Hannah is dead. Bryce is dead. Montgomery “Monty” de la Cruz is dead. And now, someone else is dead, too. We’re not quite sure who, but the season opens up on the funeral of yet another Liberty High student.
Clay, Ani and the rest of their friends at Liberty are trying to return to normal after pinning the murder of Bryce on Monty last season. Monty was killed in his jail cell after being convicted for the rape of fellow student Tyler. So rather than ruin the life of another person, Ani reasons, “let the dead bury the dead.”
Unfortunately, Monty’s boyfriend, Winston, doesn’t feel the same. “He was a human being. He didn’t deserve to die like that,” he says. And his presence at Liberty High only serves to heighten the anxiety of everyone who knows the truth behind Bryce’s murder.
Season Four is still touting the disclaimer before episodes that it includes “portrayals of mental health struggles and substance abuse, among other difficult topics.” And it also directs viewers to 13reasonswhy.info for lists of crisis hotlines and resources to help at-risk teens.
However, its continued recommendation to watch the show with a trusted adult (especially when it likely knows few young viewers will) still feels quite awkward considering its TV-MA rating.
Sex is still a focal point in the series as Clay loses his virginity in one of the later episodes and Jessica Davis continues to helm “Hands Off” (the female-led student union that offers resources to sexual assault survivors). These scenes often show enough action to make many teenagers wish they could melt into the sofa rather than sit through it with their moms and dads.
But it’s not just about what you see. Regular f-bombs and misuses of Christ’s name sully what you hear, too. And then there’s the substance abuse—which leads to at least one drunken car wreck that easily could have been fatal.
Speaking of fatal, like the seasons before, Season Four doesn’t pull punches when it comes to violence. Nearly every episode features somebody getting the tar beat out of them. And it all pretty much climaxes when Liberty High is forced to go into a lockdown after someone allegedly brings guns to school.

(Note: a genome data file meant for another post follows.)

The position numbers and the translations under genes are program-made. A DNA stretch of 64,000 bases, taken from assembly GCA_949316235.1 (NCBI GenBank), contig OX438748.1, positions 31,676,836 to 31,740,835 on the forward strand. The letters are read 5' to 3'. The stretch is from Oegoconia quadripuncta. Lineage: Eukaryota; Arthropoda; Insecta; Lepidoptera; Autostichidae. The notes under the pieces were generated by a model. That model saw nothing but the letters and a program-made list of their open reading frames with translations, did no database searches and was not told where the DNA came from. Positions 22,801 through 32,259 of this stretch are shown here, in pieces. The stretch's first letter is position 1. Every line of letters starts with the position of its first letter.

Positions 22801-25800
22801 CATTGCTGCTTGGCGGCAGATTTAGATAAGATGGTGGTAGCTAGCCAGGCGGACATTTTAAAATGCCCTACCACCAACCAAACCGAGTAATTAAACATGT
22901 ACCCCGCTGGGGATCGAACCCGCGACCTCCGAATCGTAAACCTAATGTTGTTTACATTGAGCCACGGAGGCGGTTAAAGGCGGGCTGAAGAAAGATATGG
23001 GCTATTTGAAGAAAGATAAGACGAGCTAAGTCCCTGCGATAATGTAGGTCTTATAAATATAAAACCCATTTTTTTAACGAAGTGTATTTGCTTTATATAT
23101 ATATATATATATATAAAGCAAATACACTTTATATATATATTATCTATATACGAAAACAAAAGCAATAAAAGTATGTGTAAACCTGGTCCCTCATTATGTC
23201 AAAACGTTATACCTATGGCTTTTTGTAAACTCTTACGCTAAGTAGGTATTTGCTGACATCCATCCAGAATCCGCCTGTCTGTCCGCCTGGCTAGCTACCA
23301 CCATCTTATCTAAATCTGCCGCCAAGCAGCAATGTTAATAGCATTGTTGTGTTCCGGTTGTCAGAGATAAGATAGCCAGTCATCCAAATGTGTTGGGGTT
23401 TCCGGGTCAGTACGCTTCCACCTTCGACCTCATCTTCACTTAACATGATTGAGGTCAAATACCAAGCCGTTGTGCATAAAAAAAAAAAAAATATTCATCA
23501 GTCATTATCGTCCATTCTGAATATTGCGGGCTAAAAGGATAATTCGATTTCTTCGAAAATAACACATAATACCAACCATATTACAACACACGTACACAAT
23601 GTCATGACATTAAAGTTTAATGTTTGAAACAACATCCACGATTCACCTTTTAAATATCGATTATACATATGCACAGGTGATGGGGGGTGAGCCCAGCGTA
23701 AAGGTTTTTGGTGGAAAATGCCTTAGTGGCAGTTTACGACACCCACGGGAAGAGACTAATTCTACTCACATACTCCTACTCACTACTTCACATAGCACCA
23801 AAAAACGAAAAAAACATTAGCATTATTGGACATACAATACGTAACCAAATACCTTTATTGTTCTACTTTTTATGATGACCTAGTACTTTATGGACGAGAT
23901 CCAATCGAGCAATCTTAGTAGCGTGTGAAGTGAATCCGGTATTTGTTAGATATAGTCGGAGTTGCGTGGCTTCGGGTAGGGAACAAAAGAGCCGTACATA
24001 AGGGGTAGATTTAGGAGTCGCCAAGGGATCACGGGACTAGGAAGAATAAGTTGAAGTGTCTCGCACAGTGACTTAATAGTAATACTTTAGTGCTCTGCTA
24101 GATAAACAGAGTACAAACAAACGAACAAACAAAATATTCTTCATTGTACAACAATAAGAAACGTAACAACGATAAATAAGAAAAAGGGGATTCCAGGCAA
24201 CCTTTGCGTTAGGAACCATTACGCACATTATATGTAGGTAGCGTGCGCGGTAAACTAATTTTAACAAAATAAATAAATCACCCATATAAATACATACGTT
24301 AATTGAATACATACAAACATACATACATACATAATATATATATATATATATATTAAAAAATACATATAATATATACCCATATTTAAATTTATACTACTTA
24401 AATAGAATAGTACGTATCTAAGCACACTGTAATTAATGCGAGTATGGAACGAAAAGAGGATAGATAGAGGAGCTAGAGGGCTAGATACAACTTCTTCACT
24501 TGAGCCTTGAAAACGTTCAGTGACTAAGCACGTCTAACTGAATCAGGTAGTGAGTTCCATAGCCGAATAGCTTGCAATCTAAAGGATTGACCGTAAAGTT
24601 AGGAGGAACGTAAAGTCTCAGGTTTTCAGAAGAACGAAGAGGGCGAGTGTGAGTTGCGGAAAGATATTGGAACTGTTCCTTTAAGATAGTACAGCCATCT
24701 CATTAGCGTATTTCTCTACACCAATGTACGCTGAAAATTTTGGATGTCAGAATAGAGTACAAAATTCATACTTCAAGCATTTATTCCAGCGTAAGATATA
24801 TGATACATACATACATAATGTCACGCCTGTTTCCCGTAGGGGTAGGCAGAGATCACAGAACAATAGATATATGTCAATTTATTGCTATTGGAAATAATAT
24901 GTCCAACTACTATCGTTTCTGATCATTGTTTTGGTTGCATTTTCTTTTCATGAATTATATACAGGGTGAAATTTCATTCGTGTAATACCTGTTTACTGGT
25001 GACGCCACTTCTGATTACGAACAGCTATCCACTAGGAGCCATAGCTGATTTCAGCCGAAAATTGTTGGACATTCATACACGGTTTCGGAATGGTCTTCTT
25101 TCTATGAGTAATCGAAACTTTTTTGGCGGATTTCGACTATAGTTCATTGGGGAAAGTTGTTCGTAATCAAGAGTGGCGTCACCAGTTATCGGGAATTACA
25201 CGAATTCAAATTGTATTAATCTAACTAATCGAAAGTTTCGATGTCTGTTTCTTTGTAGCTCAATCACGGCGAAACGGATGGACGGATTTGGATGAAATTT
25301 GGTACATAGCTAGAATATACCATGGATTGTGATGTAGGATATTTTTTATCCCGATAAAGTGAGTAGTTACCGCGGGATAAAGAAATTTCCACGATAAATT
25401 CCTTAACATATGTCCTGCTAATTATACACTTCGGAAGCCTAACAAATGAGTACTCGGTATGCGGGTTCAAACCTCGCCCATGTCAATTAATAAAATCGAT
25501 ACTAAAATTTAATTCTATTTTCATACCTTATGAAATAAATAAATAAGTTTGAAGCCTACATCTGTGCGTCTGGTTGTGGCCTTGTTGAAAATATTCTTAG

It’s not good. Each of these topics can serve as a trigger for someone struggling with trauma and that doesn’t even cover the depictions of mental health issues.
We’ve known since the first season that Clay struggles with anxiety and paranoia (he hallucinates Hannah, Bryce and Monty across the seasons and admits that he’s been having anxiety attacks since he was in fourth grade). But this season seems to really turn up the heat. It addresses Clay’s desire to be an anchor for his friends—someone they can depend on and trust. But the pressure he puts on himself to keep it all together starts eating away at him. And his therapist suggests that the increase in panic attacks is due to his body creating a physical response to his deteriorating mental state.
Basically, there’s a lot going on. And once again, as Asay put it: “The makers of 13 Reasons Why [seem to want] to be a catalyst for mature conversation while mainstreaming extreme, explicit content and actions to its youthful audience. Forget reasons why to watch. That’s one big reason why not.”
Graduation has finally come for the students of Liberty High, but not before they attend the funeral of a classmate.